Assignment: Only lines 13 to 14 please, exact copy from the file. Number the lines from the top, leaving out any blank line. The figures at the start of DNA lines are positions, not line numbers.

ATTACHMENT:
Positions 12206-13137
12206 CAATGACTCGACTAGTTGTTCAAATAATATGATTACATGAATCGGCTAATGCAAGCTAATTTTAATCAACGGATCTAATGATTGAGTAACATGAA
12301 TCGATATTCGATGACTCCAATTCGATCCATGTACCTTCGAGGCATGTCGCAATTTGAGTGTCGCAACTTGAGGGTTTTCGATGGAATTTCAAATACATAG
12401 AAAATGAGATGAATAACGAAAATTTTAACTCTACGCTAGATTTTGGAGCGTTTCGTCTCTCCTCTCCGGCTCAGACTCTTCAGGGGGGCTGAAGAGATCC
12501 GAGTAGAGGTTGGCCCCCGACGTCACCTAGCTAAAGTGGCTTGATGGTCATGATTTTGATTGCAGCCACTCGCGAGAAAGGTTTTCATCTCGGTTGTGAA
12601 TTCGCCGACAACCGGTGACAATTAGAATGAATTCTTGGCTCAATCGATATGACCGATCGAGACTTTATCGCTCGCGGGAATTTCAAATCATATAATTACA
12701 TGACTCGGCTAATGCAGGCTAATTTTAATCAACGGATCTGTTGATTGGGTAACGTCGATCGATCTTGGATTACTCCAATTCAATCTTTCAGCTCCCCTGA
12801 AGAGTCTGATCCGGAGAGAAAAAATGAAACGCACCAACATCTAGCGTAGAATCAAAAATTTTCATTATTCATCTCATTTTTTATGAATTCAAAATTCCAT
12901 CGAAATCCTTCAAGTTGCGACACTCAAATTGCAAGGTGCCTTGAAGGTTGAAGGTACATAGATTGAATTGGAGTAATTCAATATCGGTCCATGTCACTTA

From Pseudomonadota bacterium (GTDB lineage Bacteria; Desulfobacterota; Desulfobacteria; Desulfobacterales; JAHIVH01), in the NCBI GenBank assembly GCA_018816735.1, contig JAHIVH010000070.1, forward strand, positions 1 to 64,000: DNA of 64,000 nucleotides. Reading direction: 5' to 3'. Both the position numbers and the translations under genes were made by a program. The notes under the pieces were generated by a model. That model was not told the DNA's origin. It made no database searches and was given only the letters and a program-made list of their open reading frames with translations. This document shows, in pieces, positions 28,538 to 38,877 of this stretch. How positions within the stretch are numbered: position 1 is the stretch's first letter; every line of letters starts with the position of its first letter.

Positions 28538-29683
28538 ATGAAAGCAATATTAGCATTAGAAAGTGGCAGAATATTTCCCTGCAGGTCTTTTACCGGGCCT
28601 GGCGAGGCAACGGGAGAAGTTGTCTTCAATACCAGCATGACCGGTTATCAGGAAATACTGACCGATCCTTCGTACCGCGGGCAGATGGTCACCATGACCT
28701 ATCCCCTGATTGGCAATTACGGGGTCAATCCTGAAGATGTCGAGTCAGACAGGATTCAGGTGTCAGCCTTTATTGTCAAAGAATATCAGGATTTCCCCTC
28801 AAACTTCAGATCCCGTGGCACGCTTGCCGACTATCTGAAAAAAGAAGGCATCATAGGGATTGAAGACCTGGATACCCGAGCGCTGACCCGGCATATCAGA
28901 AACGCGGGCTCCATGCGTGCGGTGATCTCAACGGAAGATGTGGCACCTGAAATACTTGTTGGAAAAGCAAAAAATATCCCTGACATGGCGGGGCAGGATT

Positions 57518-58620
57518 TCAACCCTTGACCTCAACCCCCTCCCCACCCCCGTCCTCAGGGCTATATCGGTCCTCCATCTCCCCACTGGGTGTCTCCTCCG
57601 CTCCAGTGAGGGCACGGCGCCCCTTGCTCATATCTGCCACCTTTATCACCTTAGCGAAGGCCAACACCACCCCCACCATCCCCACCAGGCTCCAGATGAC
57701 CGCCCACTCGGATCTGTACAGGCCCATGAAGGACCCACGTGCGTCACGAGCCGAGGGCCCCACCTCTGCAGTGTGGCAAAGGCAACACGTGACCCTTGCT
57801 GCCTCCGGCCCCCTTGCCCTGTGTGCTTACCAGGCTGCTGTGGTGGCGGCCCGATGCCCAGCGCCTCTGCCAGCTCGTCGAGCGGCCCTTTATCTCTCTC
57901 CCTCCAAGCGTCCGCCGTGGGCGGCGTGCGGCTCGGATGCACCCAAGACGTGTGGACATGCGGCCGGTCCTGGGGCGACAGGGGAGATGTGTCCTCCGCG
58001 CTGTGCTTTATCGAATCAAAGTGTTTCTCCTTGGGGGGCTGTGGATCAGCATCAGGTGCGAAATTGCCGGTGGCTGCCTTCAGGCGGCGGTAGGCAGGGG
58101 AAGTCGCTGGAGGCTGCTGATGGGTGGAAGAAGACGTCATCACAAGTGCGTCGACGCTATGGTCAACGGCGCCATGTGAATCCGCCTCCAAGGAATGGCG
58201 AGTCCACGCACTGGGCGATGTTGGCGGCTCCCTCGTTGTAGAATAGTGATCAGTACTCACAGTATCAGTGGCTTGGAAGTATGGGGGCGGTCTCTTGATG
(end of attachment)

28601 GGCGAGGCAACGGGAGAAGTTGTCTTCAATACCAGCATGACCGGTTATCAGGAAATACTGACCGATCCTTCGTACCGCGGGCAGATGGTCACCATGACCT
28701 ATCCCCTGATTGGCAATTACGGGGTCAATCCTGAAGATGTCGAGTCAGACAGGATTCAGGTGTCAGCCTTTATTGTCAAAGAATATCAGGATTTCCCCTC